ETFs and index funds explained

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If you’re not sure how exchange traded funds (ETFs) differ from index funds, you’re probably in the majority (and you’re in the right place to find out more). ETFs and index funds offer similar features, such as tracking the performance of the stock market, but can be bought and sold differently. On this page, we explain what ETFs and index funds are, how they differ and the pros and cons of these types of investments.

The rundown
  • Tracking: ETFs and index funds are similar because they help you track a specific financial market or sector, such as the stock market.
  • How they’re bought: ETFs and index funds can be bought and sold differently. Like every fund, you can buy and sell ETFs and index fund shares directly from the fund managing company, but with ETFs you can trade shares on the stock market as well, giving you more flexibility.
  • Passive management: ETFs and index funds are passively managed. This means you don’t have to invest in a fund manager and can therefore cut out some of the cost.

What are ETFs and index funds?

ETF stands for exchange traded funds, and is a type of investment fund that allows you to purchase a number of individual securities in one single transaction.

This means that when you make a purchase, you’re buying a wide variety of assets. These assets might include things like stocks in various companies, or commodities such as gold and crude oil.

ETFs are passively managed funds that  track a specific index. This index might represent a particular industry, a basket of commodities or even an entire economic sector. 

Index funds are similar to ETFs in that they’re a passive product designed to mimic the performance of a financial index. Their goal is to simply track rather than beat the market as well. 

Both ETFs and index funds potentially allow you to benefit from a market’s long-term growth. Because they’re passively managed, they require minimum input. Unlike actively managed products such as mutual funds, you don’t have to research specific investments. This can save you time and hassle, as actively managed products require market research.

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What’s the difference between ETFs and index funds?

The main difference between ETFs and index funds is the way they’re bought and sold. You can make ETF trades throughout the day, whereas with an index fund, you’re restricted to buying or selling until the prices are set at the end of each trading day. 

This makes ETFs slightly more liquid, meaning it’s easier to convert your asset back into cash and vice versa.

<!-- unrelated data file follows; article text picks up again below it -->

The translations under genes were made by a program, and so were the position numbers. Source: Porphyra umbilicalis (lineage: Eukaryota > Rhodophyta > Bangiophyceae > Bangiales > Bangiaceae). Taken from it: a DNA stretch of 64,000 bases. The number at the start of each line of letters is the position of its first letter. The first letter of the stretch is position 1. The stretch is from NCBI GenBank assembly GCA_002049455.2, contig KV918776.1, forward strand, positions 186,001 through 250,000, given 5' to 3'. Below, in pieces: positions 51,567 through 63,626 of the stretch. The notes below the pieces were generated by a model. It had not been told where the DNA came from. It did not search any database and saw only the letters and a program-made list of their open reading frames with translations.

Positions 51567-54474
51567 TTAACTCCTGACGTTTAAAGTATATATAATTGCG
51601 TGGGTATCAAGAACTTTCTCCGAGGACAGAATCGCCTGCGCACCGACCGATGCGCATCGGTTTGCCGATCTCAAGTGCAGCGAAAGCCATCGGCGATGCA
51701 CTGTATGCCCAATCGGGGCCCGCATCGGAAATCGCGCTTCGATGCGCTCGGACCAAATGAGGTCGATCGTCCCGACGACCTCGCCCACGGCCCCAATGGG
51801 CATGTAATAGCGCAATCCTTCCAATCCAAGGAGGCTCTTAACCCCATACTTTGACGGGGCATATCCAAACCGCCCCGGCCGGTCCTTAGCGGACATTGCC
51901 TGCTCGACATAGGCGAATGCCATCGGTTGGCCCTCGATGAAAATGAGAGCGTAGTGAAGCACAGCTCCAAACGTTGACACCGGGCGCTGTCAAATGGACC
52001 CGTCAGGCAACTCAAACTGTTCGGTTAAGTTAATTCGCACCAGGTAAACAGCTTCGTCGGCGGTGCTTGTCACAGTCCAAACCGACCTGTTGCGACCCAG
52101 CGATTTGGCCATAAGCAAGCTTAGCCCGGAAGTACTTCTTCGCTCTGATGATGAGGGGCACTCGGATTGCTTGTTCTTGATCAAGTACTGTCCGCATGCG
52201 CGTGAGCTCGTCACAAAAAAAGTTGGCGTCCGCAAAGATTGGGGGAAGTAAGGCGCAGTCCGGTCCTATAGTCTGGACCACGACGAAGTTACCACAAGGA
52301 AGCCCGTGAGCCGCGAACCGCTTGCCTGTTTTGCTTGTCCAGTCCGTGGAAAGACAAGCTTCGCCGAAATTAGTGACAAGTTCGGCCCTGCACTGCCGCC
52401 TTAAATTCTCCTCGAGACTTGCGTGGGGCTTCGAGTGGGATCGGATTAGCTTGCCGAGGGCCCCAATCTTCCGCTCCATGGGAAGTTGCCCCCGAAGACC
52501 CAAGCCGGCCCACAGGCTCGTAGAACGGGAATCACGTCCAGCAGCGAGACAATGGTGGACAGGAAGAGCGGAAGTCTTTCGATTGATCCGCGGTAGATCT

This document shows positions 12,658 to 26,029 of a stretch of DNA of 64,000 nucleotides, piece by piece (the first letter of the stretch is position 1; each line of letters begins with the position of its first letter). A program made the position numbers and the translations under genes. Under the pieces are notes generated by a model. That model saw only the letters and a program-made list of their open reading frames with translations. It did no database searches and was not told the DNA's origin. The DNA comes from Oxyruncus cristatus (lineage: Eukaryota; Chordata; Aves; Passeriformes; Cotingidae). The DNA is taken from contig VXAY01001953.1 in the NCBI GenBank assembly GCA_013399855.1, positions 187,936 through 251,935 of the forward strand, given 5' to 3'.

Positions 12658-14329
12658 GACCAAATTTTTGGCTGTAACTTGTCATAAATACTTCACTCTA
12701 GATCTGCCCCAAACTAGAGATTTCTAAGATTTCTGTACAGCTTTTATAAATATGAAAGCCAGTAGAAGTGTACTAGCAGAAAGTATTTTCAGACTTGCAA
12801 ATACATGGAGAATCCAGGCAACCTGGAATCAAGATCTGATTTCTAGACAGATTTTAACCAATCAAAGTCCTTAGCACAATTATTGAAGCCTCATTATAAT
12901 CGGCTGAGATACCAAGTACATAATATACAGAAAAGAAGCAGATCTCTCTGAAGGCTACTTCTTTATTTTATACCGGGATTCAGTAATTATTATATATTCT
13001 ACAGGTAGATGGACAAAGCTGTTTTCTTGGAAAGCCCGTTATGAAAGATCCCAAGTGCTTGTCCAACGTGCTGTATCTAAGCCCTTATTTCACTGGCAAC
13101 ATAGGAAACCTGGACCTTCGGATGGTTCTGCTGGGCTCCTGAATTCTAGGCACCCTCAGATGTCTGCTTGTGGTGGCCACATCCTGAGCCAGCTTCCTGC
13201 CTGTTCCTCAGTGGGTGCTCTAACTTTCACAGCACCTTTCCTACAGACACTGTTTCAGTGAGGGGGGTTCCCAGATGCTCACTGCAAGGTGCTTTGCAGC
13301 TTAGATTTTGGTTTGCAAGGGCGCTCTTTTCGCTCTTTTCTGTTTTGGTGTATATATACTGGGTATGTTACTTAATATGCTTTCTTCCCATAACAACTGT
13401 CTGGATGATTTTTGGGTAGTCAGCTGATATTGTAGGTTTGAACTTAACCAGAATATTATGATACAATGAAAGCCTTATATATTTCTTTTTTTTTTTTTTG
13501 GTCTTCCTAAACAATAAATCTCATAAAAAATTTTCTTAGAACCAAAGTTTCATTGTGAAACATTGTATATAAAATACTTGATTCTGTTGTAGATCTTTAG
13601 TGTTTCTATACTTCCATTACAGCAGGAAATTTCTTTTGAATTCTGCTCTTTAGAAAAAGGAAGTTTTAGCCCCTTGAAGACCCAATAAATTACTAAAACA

Pros and cons of ETFs and index funds

As ETFs and index funds are both passively managed funds, the pros and cons for each product are broadly the same. It’s therefore more helpful to consider the advantages and disadvantages of passive funds as a whole.


  • Low cost ETFs and index funds tend to require minimal management, which in turn typically means their fees are lower than other investment options. 
  • Low maintenance passive investment products like ETFs and index funds require minimal effort, making them ideal for investors who are time-poor or don’t want to pay for a fund manager.
  • Tax-efficient – passive products such as ETFs and index funds may be more tax-efficient due to their ‘buy and hold’ strategy, which means you’ll incur less capital gains tax than those who actively invest.


  • Not usually suitable for short-term investing passively managed funds essentially mirror market performance, which means you most likely won’t see any quick benefits or returns. It’s worth considering ETFs and index funds as long-term investments.
  • Lower potential rewards passive products can never beat the market because they simply mimic the index they’re invested in. In theory, actively managed products might have a chance to beat the market. However, research has indicated that this is rather unlikely in the long run. 

Should I consider a savings account instead?

If you think you might need access to your money in the shorter term and still want a good return that comes with less risk, a savings account, such as a notice account, fixed rate bond or an easy access savings account might be a better choice for you. 

A fixed rate bond offers competitive interest rates and guaranteed returns on your savings, and typically has terms between six months and five years.

If you want to quickly and easily open a savings account that can help you grow your savings pot and will provide a guaranteed return on your investment, then register for a Raisin UK Account and apply today. Opening an account with Raisin UK is free and offers competitive interest rates from a range of UK banks.

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